Setting the Mood for Valentine's Day

WebMD Live Events Transcript

Are you ready for Valentine's Day? Do you know how to send and receive verbal and nonverbal messages to your mate to make sure you're both in the mood for love? WebMD's resident sex expert, Louanne Cole Weston, PhD, joined us on Feb. 8 with tips to help you get ready for the most intimate of holidays.

The opinions expressed herein are the guests' alone and have not been reviewed by a WebMD physician. If you have questions about your health, you should consult your personal physician. This event is meant for informational purposes only.

MODERATOR:
Welcome to WebMD Live, Dr. Weston. We all think of love and romance when we think of Valentine's Day. Let's start off with a few quick tips on some small things that we can do to help us set the mood for love and intimacy.

WESTON:
First, I think it's important to create a plan. Waiting until the day before generally will not be very successful.

One of my favorite Valentine's activities when I was dating my husband-to-be was to create a treasure hunt for him with clues that had him driving around places, stopping in where I had left little gifts and further clues for where he was to head next. Ultimately he would wind up at a destination where I had a nice little mini-meal, a beverage, and some romantic music playing. That was a way that we both got ourselves into the mood, particularly on a workday. This year Valentine's Day is on a Monday and many people do need to work. So making that transition from working to celebrating your relationship is an important task to manage.

Another thing you can do in a long-term relationship is alternate every other year as to who's in charge of setting the mood. That way, you don't have two sets of plans bumping into each other with good intentions, fouling up the overall outcome. So, in my family I take the odd numbered years and my husband takes the even.

"I think it's important to be somewhat tuned in to your mate's picture of Valentine's Day."

MODERATOR:
Do you see a potential problem with great expectations attached to Valentine's Day?

WESTON:
I think it's important to be somewhat tuned in to your mate's picture of Valentine's Day. Some people have a romantic dinner, some just exchange a greeting card, some people want sexy lingerie to be given and worn. There are all sorts of other pictures. In order to minimize disappointment, it's good to understand your mate's picture and talk about it a bit in the weeks beforehand just to know that you're somewhat on the same page. Some folks give funny greeting cards and their mate may be offended by a funny one. Other people think they're just terrific. Some people play it safe and give one of each -- which I think is a fairly good idea. But yes, expectations can cause some disappointment and even a little heartbreak if they're not somewhat aligned with your mate's view.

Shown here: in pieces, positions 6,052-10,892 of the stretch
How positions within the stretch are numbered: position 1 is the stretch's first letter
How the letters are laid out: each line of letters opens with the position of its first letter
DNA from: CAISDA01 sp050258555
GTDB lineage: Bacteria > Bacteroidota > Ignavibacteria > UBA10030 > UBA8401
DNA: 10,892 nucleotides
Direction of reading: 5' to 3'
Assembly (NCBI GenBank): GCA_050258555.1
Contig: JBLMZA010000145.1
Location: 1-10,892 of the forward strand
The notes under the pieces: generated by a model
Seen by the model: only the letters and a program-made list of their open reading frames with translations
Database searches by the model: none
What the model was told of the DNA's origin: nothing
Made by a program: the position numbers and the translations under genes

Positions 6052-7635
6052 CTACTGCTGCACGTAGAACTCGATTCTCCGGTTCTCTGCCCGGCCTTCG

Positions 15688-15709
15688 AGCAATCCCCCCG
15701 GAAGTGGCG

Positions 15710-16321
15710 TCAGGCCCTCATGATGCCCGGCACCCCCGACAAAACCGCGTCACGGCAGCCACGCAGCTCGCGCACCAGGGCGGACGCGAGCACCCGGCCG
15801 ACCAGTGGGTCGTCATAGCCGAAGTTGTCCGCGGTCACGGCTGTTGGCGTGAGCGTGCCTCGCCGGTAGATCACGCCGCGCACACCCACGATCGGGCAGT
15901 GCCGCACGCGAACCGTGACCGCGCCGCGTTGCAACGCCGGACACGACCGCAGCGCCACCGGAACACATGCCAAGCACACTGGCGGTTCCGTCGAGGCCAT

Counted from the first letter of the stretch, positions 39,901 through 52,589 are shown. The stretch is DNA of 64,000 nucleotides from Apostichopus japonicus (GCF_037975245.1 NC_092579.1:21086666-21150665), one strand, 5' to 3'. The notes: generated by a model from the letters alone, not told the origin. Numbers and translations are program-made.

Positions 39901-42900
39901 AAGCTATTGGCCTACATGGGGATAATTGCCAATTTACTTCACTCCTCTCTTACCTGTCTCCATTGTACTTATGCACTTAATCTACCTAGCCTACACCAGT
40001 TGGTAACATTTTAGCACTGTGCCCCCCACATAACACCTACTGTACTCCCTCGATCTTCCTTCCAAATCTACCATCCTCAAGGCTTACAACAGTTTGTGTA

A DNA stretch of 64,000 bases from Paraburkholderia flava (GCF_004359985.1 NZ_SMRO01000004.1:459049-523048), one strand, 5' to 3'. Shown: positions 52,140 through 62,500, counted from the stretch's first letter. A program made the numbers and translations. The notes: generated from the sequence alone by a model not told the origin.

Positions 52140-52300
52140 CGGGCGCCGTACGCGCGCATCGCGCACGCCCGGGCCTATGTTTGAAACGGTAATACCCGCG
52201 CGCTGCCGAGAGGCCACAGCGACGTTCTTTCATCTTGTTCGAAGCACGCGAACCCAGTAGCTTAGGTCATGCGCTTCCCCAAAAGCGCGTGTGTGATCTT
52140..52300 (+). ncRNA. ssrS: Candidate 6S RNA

MEMBER QUESTION:
We both have to work on Valentine's Day. What do you think about celebrating the whole weekend before?

WESTON:
I think that is a great idea. Occasionally when Valentine's Day had fallen on particularly busy days in my life, we picked another day or days. Sure, it's marked on the calendar as Feb. 14, but I don't see any reason to be restricted by that. I think that is a great idea especially if you are both interested in approaching it that way.

MEMBER QUESTION:
With a young daughter, no baby sitter, a small budget and lack of creativity, I need some help to get my husband, who is anti-Valentine's Day, to celebrate my favorite holiday.

WESTON:
Do you like Valentine's Day because you receive, you give, or both? The reason I ask this question is because Valentine's Day has evolved into a picture that women often have of men giving them lots of stuff: jewelry, flowers, candy, lingerie, dinners, the whole list. I think that making Valentine's Day a shared experience in which the woman is also a giver is a better approach.